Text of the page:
Two days later our first “regulars” arrived, Sullivan, Brothers, and Vanasdale, all seamen fresh from “boot” camp, sent down to stand 24 hour guard over confidential publications and such. Bob Schnelle, yeoman, just back from a harrowing ‘round the world tour on the ‘Wakefield”, arrived another couple of days later, He set up a borrowed typewriter on an orange crate and commenced a campaign to put the paper work on a G.I. basis.
“Sparks” Munro, Chief Radioman, caine next with a truckload of
radio telephones and all their trimmings. “Sparks” stopped to scratch his
head just once and plunged into the job of installing the vital radios. He
worked every day and almost every night for the next several months—
and so did most everyone else,
On 29 July, just a week after the Base began, Sea Gypsy, Edlu and Sea
Roamer stood out past the breakwater and Shelter Island to sea and their
first patrols. The day was bright and voices were cheery, but there were
those who wondered whether they would ever come back, for the subs were
still thick in American waters and the little ships were very much alone.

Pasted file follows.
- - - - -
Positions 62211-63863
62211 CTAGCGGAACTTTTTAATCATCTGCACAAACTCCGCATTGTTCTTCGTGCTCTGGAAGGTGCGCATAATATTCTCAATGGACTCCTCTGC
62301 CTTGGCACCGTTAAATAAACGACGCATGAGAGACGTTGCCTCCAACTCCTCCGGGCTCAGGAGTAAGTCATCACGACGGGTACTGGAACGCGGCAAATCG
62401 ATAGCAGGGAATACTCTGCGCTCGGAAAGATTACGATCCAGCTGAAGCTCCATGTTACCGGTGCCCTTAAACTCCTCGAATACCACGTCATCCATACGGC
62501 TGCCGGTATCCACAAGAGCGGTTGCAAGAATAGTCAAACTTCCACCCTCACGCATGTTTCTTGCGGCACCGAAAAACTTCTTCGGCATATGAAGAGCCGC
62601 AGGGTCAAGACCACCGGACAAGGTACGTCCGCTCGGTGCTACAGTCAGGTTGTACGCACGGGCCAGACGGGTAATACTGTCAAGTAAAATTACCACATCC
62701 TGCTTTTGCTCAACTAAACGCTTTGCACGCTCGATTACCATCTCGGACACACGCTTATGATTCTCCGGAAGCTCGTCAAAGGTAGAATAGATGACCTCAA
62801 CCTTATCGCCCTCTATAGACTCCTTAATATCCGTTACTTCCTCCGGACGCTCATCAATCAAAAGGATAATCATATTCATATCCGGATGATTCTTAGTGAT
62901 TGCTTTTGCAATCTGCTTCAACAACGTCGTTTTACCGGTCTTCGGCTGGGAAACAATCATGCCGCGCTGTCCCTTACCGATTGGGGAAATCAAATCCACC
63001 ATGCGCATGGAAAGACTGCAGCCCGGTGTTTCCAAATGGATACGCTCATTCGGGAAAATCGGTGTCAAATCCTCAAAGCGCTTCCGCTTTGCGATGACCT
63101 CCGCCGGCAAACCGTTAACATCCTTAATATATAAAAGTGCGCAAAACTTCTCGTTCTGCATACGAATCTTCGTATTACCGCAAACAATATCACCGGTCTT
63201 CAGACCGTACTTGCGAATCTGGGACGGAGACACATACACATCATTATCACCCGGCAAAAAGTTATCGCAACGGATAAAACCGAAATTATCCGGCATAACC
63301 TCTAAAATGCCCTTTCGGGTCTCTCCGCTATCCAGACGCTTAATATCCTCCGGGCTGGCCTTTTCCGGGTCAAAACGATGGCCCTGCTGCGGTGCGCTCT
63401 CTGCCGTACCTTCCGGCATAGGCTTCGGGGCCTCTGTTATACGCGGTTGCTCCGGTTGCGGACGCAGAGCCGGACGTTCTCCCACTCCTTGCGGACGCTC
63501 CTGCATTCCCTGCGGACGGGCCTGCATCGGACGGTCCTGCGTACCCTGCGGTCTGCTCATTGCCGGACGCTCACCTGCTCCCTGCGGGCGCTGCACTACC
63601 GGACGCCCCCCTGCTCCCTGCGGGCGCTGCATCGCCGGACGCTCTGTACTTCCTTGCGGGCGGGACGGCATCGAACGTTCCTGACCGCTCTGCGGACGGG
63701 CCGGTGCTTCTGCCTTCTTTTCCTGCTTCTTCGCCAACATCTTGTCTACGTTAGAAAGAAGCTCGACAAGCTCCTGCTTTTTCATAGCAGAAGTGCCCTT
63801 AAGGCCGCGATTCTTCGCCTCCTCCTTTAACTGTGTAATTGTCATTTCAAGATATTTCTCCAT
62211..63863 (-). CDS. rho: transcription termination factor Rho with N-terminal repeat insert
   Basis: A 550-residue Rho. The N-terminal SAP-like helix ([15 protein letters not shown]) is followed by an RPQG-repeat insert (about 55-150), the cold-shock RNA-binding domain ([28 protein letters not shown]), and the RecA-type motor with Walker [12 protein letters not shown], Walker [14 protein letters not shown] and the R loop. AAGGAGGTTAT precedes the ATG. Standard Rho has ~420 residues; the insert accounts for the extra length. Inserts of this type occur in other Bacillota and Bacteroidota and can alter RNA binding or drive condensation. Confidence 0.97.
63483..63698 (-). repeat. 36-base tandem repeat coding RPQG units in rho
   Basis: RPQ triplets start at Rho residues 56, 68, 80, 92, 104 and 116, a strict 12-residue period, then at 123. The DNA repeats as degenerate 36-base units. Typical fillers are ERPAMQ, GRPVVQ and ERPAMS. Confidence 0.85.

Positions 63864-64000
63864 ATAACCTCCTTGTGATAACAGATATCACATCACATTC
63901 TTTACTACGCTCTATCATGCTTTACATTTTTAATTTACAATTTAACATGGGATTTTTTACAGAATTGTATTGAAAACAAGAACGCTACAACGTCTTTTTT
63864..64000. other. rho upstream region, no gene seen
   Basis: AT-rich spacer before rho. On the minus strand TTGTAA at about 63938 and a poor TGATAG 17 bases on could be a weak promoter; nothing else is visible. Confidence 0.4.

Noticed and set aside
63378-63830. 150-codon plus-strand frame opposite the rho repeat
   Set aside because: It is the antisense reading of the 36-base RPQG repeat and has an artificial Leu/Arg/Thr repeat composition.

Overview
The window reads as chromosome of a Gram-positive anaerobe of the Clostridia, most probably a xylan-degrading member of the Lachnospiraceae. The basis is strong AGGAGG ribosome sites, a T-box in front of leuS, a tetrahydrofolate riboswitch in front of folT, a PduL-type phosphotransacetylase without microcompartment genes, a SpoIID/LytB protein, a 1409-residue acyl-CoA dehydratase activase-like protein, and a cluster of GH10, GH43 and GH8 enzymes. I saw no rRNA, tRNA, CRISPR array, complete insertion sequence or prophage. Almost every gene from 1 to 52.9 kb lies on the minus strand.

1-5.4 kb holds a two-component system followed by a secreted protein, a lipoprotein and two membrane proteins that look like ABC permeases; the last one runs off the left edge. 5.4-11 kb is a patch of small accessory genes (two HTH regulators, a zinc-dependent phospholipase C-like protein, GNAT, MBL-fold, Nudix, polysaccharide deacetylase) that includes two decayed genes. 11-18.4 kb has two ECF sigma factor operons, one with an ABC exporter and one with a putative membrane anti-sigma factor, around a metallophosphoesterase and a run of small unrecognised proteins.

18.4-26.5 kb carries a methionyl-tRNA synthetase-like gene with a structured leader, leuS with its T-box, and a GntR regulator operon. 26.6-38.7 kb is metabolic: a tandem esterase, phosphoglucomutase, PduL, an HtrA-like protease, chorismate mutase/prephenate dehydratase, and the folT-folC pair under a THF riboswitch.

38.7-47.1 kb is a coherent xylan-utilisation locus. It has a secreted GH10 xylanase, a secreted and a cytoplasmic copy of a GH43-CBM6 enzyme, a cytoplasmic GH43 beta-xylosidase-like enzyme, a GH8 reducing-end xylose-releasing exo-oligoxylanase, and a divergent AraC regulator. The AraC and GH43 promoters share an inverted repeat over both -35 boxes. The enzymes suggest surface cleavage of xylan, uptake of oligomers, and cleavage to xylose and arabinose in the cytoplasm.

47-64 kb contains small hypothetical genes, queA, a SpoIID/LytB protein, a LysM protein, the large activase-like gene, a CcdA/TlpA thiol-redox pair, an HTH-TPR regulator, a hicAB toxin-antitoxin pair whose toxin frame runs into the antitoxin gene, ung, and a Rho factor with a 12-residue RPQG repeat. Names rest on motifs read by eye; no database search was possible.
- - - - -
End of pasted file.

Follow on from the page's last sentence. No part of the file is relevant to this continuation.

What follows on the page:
But they did “return to base”, and so did every vessel which ever left
it through nearly three long years.
Men sufficient to make up full crews for the other three vessels were
lacking, but fortunately the outfit turned out to be a pretty good advertise-
ment for itself. The ships in those days still had much of their yachting
gleam and grace, and it was the middle of a beautiful summer. First to the
docks to look, and then to the office to sign up, came several local boys,
Gordon Brooks, Bill Huntor, Harry Klefve, Dave Montgomery, Bill Ells-
worth, Bill Drumm, John Fisher, Mac Rackett and others. Jimmy Warnaka
was pulled f rom behind the counter at the “Paradise,” Greenport’s leading